Thriller - This is not a straightforward horror film as some might expect, but a
dark comedy spin on a youth slasher movie that borrows the chief time
loop conceit of Groundhog Day. There are no known names in
the cast. While the film is rated PG-13, there are still some
intense moments of violence, language, and some sexuality and
suggestive humor that makes the film not for kids.
PROFANITY: 1 F-word; 11 S-words; many others. SEX/NUDITY: A glimpse of two men kissing; implied but unseen masturbation. VIOLENCE: Fights, stabbings, killings with little visible blood. DRUGS/ALCOHOL: Some alcohol. ACTION: Foot chases and fights. COMEDY: Banter, wisecracks, sight gags, often dark.
Berardinelli, Internet CriticFull Review Average ... because Happy Death Day rewards lazy, inattentive viewing, it will probably do quite well with young audiences who prefer not to be challenged by unconventional narrative developments or plots that require introspection and analysis. This is yet another example of why chilling, thoughtful horror is an endangered species.
Roger EbertFull Review Average ...it doesn't come together in a satisfying way like "Scream” or the other great meta movies that played with audience expectations. It's more of a "huh, ok” than a "wow,” and actually borders on a "wait, that doesn't make sense.”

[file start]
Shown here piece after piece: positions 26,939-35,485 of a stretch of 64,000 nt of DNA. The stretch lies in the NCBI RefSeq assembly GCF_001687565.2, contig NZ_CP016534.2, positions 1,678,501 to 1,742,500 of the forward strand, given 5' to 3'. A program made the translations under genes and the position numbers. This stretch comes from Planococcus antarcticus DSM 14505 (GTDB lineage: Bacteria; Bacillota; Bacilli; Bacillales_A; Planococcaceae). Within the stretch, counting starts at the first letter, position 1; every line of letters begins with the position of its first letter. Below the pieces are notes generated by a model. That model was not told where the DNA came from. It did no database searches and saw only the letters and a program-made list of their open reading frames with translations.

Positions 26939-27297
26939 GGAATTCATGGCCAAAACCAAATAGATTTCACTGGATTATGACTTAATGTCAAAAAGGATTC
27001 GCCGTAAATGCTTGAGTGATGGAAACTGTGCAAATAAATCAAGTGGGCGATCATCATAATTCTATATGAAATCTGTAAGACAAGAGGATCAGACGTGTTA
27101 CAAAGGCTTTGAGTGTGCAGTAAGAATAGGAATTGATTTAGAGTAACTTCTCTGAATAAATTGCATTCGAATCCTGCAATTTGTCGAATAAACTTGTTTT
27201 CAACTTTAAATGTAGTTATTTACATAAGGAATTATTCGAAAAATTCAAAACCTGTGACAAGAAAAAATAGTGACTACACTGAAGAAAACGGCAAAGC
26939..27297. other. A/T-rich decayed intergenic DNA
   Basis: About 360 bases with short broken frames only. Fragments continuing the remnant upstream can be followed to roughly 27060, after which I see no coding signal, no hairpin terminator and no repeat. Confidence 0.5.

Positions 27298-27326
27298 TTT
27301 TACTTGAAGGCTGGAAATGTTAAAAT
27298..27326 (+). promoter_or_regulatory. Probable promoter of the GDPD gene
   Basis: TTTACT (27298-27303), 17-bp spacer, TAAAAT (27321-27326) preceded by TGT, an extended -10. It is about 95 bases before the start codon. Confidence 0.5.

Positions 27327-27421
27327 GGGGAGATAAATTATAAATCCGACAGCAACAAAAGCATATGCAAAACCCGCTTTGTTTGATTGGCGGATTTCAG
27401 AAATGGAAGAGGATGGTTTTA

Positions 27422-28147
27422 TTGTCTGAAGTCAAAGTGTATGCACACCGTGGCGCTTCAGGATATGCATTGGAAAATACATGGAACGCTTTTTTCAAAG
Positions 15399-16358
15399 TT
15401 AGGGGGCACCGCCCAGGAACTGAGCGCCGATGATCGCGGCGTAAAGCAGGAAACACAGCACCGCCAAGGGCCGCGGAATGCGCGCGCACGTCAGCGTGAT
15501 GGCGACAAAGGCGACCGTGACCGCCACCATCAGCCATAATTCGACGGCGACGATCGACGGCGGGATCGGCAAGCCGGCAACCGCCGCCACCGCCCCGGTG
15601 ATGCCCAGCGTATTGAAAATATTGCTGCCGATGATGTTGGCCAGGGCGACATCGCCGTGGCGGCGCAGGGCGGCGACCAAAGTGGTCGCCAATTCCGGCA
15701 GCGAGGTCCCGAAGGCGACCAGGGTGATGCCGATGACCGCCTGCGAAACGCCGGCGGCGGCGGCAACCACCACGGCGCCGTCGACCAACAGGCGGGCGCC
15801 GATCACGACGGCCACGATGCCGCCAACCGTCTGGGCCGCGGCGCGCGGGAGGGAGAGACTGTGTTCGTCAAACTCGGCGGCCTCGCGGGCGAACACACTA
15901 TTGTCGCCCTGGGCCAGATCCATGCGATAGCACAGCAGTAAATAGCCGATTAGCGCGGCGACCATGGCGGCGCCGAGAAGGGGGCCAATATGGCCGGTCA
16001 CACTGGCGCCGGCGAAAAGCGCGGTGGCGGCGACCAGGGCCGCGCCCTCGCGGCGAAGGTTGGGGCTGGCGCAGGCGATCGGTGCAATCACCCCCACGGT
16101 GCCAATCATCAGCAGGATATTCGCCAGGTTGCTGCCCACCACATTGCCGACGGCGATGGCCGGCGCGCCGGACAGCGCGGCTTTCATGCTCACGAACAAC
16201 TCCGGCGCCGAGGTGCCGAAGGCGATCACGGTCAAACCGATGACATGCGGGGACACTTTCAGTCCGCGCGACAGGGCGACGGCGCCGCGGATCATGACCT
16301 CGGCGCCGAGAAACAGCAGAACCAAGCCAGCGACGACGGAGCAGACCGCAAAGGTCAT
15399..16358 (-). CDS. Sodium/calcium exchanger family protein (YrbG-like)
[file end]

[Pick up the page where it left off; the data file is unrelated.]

Slant MagazineFull Review Above Average Happy Death Day twists the inherent repetitiveness of slashers to its advantage by exaggerating it to an impossible degree. There may be a lot of killing in Happy Death Day, but in the end, (almost) no one gets hurt.
Note: The rating
above is our interpretation of what the critic would give this movie based on
their review. We are not affiliated with these critic's in any way.
OPINION OVERVIEW The following is the original "What's Worth
Watching" write-up for this movie.
Based on a theater exit polling of 5 moviegoers:
Unfortunately, this isn't a movie our volunteer opinions collectors wanted to see so we were able to only collect reviews from one showing of this movie. The 3 adult females all enjoyed it very much or even loved it. Strangely enough, the two teens only rated it "average."
College student Tree Gelbman
(JESSICA ROTHE) relives the day of her murder with both its
unexceptional details and terrifying end until she discovers her killer's
Tree is a blissfully self-centered co-ed whose world revolves around just one
person. When she hazily wakes up on the morning of her birthday in the bed of
supposed one-night stand Carter (ISRAEL BROUSSARD), she soon
discovers that today is anything but ordinary.
Stumbling back to her sorority-and into the expected judgment of roommate Lori
(RUBY MODINE) and house president Danielle (newcomer RACHEL
MATTHEWS)-Tree rushes through the routine of an average student. But as she
experiences everything from the typical activists on the quad to her
office-hours fling with professor Gregory (CHARLES AITKEN),
she can't help but feel that she has seen and lived this day before.
Just when Tree is ready to say goodnight to this bizarre birthday, she is
brutally murdered by a masked stranger...only to wake up back in the room of the
one person alive who also believes she's experiencing something eerily
As Tree daily finds herself daily getting closer to her real killer, she must
shed her inhibitions in order to face everyone's biggest fear. If she succeeds
in unmasking her murderer and stopping this madness, she will hopefully end what
has become her personal hell. If she can't, she will be stuck in an insane loop,
reliving a ghoulish nightmare that has become her death day.